Next month on February 23rd, thanks to former City Council member Maria Del Carmen Arroyo prematurely vacating her seat, there will be an opportunity for Bronx residents of the 17th New York City Council District in The Bronx to SAY NO MORE CORRUPTION!
For far too long the Bronx political machine has had a stranglehold on who WE as residents of The Bronx get to vote for rather than the other way around.
Although there are approximately 10 candidates running for this seat only one person has a proven track record with constituents in the district and that person is Julio Pabón who’s running for the vacant city council seat in district 17.
Before I continue, I must declare that I am volunteering for Julio Pabón’s campaign as I did in the past in 2013 when for the first time, Arroyo was challenged and people of the district spoke out with their votes and Pabon garnered and impressive 32% of the votes against a powerful incumbent.
Simply because Julio Pabón understands our district and borough and he knows that The Bronx is not for sale to the highest bidder.
Gabriel Ponce de Leon wrote for the Gotham Gazette in a scathing and damning article about the Bronx machine:
“By the time Julio Pabón got called in for his interview with the Bronx Democratic County Committee, he had heard all the chatter. Political insiders were saying that party leadership had already chosen a candidate. What’s more, Pabón had seen a telling flyer for a Christmas event to be held at a local public school. It had been emailed, on Dec. 8, from the state Senate account of Ruben Diaz Sr. At the head of the flyer were portraits of New York Republican Party Chair Ed Cox and the senator himself, alongside a relatively unknown community board manager—Rafael Salamanca—the rumored choice of the county organization in the upcoming special election for the District 17 City Council seat, from which Maria del Carmen Arroyo recently resigned.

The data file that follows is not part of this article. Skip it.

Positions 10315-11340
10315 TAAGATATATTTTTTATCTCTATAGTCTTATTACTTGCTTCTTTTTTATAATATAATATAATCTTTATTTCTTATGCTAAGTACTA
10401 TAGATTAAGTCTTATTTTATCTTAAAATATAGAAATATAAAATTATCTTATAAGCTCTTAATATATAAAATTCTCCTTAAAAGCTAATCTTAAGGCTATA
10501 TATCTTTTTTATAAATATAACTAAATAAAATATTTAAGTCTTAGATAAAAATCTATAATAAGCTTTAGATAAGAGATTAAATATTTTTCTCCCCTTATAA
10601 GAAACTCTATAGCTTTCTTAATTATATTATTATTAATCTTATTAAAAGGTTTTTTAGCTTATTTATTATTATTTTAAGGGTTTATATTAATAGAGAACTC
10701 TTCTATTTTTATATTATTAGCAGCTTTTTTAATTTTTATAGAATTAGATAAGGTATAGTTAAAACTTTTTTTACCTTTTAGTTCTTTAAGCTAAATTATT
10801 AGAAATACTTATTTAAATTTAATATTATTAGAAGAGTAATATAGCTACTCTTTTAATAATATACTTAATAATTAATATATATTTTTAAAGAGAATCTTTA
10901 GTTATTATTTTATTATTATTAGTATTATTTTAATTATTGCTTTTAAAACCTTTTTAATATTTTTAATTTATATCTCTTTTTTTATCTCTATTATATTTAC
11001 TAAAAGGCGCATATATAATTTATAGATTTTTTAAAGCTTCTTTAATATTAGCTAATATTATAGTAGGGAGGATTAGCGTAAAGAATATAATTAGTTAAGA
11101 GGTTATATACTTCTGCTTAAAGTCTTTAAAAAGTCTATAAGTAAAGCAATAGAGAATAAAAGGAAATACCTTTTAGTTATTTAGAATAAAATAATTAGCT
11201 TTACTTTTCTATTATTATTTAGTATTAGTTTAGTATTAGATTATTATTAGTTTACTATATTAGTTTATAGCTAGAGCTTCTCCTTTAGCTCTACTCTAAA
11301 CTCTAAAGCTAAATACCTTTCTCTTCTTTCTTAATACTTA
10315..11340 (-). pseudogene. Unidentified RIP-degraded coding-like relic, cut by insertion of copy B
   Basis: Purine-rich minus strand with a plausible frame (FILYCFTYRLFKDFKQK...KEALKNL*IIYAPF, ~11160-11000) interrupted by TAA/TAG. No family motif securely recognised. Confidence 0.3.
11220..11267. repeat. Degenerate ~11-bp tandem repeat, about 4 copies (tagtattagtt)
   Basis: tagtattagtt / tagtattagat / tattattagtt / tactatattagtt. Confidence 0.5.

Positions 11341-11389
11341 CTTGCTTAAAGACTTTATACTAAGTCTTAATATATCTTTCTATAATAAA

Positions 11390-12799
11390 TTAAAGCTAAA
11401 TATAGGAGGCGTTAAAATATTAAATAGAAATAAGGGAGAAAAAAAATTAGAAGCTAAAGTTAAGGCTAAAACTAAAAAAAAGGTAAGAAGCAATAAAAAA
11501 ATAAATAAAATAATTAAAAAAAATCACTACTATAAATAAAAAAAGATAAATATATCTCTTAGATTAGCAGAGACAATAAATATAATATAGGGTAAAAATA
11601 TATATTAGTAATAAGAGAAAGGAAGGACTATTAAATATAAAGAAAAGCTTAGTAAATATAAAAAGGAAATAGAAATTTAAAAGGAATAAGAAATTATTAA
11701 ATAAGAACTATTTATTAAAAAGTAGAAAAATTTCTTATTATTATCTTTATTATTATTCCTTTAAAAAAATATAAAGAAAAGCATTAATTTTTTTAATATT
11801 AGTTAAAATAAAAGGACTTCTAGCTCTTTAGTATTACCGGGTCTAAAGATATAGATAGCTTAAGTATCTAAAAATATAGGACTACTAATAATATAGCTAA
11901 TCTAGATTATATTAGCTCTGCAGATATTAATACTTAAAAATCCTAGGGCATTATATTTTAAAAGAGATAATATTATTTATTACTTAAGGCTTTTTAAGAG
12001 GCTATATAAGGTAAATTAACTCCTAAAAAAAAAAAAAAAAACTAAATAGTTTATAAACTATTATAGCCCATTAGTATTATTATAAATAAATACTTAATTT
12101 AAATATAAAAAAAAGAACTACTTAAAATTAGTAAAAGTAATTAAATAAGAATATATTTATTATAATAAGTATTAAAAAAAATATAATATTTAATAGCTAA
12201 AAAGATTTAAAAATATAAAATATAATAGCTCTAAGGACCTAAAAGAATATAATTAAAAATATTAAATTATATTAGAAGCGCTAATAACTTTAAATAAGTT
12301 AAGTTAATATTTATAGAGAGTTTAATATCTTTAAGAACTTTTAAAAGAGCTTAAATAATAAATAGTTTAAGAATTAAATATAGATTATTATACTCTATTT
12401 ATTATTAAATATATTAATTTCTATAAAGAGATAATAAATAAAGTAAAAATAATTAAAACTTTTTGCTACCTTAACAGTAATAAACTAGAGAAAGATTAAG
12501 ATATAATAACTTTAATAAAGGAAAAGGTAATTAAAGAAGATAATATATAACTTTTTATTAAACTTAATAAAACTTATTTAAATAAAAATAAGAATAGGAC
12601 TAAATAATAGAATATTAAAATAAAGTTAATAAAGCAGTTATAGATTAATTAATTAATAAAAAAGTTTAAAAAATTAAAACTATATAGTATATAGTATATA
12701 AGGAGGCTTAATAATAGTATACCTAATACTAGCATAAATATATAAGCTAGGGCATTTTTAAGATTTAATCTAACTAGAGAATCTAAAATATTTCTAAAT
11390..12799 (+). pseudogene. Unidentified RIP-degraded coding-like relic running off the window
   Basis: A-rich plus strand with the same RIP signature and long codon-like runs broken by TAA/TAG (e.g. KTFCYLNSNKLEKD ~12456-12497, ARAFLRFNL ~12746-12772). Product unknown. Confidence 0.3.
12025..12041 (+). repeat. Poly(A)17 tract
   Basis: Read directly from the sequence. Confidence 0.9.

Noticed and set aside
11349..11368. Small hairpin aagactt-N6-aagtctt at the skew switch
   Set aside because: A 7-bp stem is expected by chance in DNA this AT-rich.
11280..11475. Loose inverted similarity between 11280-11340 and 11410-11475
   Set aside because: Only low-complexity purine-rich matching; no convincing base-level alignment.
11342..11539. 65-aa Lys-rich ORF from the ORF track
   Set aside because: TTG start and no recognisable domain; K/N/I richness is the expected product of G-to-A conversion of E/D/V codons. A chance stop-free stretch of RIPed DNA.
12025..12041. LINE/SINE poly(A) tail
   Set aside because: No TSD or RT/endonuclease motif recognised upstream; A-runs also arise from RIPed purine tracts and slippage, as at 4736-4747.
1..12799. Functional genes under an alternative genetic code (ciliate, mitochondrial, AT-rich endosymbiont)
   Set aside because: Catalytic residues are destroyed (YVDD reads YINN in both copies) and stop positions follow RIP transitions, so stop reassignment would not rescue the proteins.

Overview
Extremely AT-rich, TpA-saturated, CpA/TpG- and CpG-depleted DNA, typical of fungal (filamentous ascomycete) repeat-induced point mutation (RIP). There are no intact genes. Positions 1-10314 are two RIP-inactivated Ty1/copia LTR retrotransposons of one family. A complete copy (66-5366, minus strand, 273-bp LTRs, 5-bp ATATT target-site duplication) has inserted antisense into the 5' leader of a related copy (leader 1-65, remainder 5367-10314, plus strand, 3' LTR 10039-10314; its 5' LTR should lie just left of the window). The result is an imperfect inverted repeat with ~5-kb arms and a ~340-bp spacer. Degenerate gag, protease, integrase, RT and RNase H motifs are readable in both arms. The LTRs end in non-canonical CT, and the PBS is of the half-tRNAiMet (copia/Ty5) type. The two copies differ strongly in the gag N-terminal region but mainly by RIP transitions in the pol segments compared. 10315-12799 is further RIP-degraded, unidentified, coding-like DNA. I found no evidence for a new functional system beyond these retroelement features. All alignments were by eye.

In Pabón’s retelling, Crespo opened the interview with an assurance that, contrary to what he may have heard, the committee was yet to settle on a candidate. It was how the interview ended, however, that further cemented Pabón’s belief that the opposite was in fact true. Crespo asked him, Pabón recalled to Gotham Gazette, whether he would step aside if the committee chose to support another candidate.